Cohen v. Feldman

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464 S.E.2d 237 (1995)

219 Ga. App. 90


No. A95A1741.

Court of Appeals of Georgia.

November 16, 1995.

*238 Beverly L. Cohen, Roswell, pro se.

Bodker, Ramsey & Andrews, Stephen C. Andrews, Atlanta, Julian A. Mack, Norcross, for appellee.

BEASLEY, Chief Judge.

Attorney Cohen appealed to the Supreme Court of Georgia from an award of attorney fees against her personally. Although the award was made in the course of a divorce action, see Ga. Const., Art. VI, Sec. VI, Par. III(6), the appeal was transferred to this court, and we considered it an appeal from an order in a divorce case and granted discretionary review under OCGA § 5-6-35(a)(2).

Ms. Cohen received $2,010 from her client, Mr. Feldman, which had been placed into a joint account for the payment of taxes on a business the divorcing parties owned together. Ms. Feldman was to be responsible for paying the taxes. Rather than forward the money to Ms. Feldman's attorney, Cohen decided to place it into the court's registry. She did not seek an order to do so from Judge Etheridge, who was presiding over the divorce proceeding, but submitted the order to Judge Daniel, Presiding Judge. Judge Daniel signed the order the same day it was presented, April 12, 1994.

The next day opposing counsel sought an immediate hearing with Judge Etheridge to vacate the order. A hearing was held that same day, April 13, and Cohen was notified by telephone. At the hearing, opposing counsel related the events leading to the hearing and stated he wished the order vacated, the money tendered to his client, a finding of contempt on the part of Cohen and her client, and an award of attorney fees. Counsel contended Cohen's actions violated OCGA § 9-11-67 (depositing funds with the court), as well as USCR 3.3 and 4.7 (control *239 by the assigned judge), and USCR 6.7 (procedure for emergency motions). Although Cohen stated at the hearing that she had meant no harm, she admitted she had been in Judge Etheridge's office on April 12 but still sought the order from Judge Daniel rather than Judge Etheridge. She explained that she simply thought the presiding judge of the court was the proper person to sign the order. Judge Etheridge indicated he would vacate the order and award reasonable fees, and he directed opposing counsel to draft the order.

The following day, Judge Etheridge signed the proposed order for attorney fees of $2,250.60, first revising it to provide that Cohen herself was responsible for the fees. Cohen apparently saw only a facsimile of the original draft order shortly before it was signed. It specifically found violations of OCGA § 9-11-67 and USCR 3.3, 4.7, and 6.7, which Cohen does not dispute here.

1. Cohen contends the court had no jurisdiction to award attorney fees, but it clearly did. The verbal motion for attorney fees asked for a finding of contempt. Although the court's order awarding fees did not use the word "contempt," such is not always necessary and it is apparent from the order and the court's comments at the hearing that the court considered Cohen's actions to constitute contempt. See In re Siemon, 264 Ga. 641, 449 S.E.2d 832 (1994). Courts have inherent powers to impose punishments for contempt. In re Pruitt, 249 Ga. 190, 192(2), 288 S.E.2d 208 (1982); see also OCGA §§ 15-1-3, 15-1-4. An order to pay attorney fees for the expenses needed to contest a matter brought about by an attorney's contemptuous actions is an appropriate contempt sanction. See American Express Co. v. Baker, 192 Ga.App. 21, 23-24(2), 383 S.E.2d 576 (1989). Additionally, the court's award could be construed as a sua sponte award of attorney fees under OCGA § 9-15-14(b). See In the Interest of M.A.K., 202 Ga.App. 342, 343(1), 414 S.E.2d 288 (1991). Viewed either way, the court had authority to make the award.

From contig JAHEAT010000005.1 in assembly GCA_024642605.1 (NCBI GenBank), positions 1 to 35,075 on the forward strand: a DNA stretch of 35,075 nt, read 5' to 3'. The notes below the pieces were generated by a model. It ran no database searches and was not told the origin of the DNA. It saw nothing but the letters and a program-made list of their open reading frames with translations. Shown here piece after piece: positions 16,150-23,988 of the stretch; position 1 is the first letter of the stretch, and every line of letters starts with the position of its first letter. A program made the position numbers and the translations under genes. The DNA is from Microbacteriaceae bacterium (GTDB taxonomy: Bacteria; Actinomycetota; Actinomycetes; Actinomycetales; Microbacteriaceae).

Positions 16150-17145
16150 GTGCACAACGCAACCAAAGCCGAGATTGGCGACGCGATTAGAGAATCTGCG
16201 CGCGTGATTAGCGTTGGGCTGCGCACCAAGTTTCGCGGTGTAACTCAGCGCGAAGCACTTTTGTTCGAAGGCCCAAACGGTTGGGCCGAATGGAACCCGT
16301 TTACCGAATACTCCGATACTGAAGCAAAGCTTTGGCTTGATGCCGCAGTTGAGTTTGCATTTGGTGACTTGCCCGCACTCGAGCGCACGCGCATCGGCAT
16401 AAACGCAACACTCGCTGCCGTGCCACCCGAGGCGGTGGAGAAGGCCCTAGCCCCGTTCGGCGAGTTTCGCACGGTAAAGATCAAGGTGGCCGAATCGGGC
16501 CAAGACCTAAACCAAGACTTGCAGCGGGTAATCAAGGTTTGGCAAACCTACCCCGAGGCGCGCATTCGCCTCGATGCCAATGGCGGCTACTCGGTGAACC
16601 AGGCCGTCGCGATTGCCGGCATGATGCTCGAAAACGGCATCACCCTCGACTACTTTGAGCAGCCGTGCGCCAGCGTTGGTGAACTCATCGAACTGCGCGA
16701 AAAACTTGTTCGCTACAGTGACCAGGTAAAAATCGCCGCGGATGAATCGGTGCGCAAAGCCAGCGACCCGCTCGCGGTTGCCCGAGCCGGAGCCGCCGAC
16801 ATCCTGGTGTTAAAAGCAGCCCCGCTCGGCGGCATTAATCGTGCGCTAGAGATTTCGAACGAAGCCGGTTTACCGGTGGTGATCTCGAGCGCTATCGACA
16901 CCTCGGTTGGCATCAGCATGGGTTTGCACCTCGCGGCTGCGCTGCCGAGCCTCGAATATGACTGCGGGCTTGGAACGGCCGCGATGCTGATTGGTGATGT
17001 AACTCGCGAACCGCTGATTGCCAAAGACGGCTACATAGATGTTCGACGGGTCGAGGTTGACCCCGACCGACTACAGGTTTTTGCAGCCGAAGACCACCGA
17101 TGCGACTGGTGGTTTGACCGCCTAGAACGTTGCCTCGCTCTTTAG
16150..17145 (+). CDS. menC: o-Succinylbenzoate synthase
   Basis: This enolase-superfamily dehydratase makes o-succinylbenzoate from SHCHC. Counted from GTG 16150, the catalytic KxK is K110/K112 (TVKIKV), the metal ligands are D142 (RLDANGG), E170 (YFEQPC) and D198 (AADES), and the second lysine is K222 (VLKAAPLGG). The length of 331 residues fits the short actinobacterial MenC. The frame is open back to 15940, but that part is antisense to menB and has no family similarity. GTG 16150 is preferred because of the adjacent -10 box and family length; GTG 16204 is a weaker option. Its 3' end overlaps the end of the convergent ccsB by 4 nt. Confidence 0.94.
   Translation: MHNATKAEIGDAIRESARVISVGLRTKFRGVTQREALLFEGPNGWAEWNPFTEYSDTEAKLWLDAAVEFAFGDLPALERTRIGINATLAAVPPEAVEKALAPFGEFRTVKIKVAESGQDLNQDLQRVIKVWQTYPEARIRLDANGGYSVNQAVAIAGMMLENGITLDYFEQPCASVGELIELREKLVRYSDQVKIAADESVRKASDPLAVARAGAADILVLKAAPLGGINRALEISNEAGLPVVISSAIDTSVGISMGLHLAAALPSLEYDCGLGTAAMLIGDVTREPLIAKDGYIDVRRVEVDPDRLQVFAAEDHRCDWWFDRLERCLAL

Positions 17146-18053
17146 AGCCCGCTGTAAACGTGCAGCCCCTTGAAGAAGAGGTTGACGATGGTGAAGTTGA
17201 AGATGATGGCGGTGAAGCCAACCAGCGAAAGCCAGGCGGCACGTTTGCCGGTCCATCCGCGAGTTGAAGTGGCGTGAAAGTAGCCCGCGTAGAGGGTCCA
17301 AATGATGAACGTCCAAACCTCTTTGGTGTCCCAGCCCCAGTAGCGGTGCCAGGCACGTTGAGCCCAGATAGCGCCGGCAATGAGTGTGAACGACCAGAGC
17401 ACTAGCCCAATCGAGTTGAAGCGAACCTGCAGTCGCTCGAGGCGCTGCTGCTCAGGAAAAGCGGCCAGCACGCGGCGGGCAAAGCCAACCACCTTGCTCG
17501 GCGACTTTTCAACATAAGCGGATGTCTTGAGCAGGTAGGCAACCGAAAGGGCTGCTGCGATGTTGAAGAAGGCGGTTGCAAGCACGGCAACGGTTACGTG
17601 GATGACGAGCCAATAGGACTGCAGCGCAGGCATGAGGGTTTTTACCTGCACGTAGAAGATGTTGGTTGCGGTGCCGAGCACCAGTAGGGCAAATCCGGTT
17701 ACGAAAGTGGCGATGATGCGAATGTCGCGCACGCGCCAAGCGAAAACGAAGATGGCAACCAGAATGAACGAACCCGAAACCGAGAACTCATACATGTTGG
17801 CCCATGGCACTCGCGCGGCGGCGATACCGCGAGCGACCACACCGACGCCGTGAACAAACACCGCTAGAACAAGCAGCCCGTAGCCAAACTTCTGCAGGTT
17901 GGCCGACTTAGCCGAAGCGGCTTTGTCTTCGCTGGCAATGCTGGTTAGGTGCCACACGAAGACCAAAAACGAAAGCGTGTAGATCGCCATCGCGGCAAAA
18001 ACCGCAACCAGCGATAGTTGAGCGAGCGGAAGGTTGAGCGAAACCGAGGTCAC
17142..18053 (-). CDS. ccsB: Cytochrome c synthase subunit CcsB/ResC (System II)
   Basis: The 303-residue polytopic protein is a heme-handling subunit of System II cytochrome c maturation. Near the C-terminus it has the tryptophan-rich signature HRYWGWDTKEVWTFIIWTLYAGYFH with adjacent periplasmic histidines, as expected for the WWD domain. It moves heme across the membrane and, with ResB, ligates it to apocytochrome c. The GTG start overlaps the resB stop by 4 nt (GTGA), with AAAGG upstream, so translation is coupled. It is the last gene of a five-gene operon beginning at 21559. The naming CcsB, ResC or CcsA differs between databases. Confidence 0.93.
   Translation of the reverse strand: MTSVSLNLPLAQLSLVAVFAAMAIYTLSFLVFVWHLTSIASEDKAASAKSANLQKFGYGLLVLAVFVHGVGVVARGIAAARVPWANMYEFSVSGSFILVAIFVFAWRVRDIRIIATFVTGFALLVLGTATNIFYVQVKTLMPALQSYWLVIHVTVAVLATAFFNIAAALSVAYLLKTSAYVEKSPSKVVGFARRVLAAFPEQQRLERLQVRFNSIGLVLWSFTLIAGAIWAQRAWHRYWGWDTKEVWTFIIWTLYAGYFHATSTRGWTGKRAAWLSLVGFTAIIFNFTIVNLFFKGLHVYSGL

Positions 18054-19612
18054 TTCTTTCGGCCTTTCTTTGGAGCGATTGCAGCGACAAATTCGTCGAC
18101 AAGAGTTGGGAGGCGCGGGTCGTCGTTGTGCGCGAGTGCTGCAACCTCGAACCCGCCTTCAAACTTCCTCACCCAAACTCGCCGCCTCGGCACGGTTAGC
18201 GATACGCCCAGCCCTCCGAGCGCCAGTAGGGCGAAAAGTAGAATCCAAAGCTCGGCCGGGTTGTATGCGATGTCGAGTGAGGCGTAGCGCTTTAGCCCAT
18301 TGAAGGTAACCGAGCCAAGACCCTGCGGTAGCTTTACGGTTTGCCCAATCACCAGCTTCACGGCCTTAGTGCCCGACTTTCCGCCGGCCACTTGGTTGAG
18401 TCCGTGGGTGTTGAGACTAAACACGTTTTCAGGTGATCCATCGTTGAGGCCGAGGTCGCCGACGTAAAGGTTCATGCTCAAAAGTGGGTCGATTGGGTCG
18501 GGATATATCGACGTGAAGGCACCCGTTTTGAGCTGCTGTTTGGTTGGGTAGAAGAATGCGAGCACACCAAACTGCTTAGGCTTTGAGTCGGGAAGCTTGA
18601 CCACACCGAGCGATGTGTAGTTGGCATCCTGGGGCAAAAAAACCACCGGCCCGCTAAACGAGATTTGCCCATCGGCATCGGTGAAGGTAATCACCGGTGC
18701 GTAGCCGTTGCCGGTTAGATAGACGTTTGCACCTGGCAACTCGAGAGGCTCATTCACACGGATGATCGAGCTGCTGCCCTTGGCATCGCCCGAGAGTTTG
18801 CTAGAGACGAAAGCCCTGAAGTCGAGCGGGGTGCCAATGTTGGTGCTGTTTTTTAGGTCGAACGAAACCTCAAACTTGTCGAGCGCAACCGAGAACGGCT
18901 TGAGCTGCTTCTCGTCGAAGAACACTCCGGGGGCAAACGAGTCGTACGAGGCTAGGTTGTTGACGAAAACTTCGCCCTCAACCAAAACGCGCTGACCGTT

2. Cohen also contends the court violated her procedural rights in two ways: 1) by calling a hearing without notifying her that attorney fees would be an issue or that she might be held liable personally for the fees, and 2) by denying her an opportunity to contest the necessity of the legal services provided and the reasonableness of the fees claimed for those services. The first contention has no merit. A court can pursue a contempt sanction without notice when, as here, an attorney's conduct has disrupted the orderly administration of the court's business. In re Sykes, 151 Ga.App. 233, 234(1), 259 S.E.2d 215 (1979). Also, the language of OCGA § 9-15-14(b) itself allows the court to assess fees sua sponte. Further, Cohen concedes committing the acts sanctioned and advances no argument why additional notice would have altered the court's decision to make a fee award. As to her personal liability, an attorney may always expect a court to hold the attorney, as an officer of the court, liable for costs associated with improper actions in litigation.

Although there is no error in the court's imposing an award for attorney fees, "[a] party opposing a claim for attorney fees has a basic right to confront and challenge testimony as to the value and need for legal services. [Cit.]" Mitcham v. Blalock, 214 Ga.App. 29, 32-33(2), 447 S.E.2d 83 (1994); see also Southern Cellular Telecom v. Banks, 209 Ga.App. 401, 402, 433 S.E.2d 606 (1993); OCGA § 9-15-14(d). The record does not show Cohen was afforded such an opportunity, and the judgment must be reversed and remanded for an evidentiary hearing to determine an amount for reasonable and necessary attorney fees.

Judgment reversed and remanded with direction.

POPE, P.J., and RUFFIN, J., concur.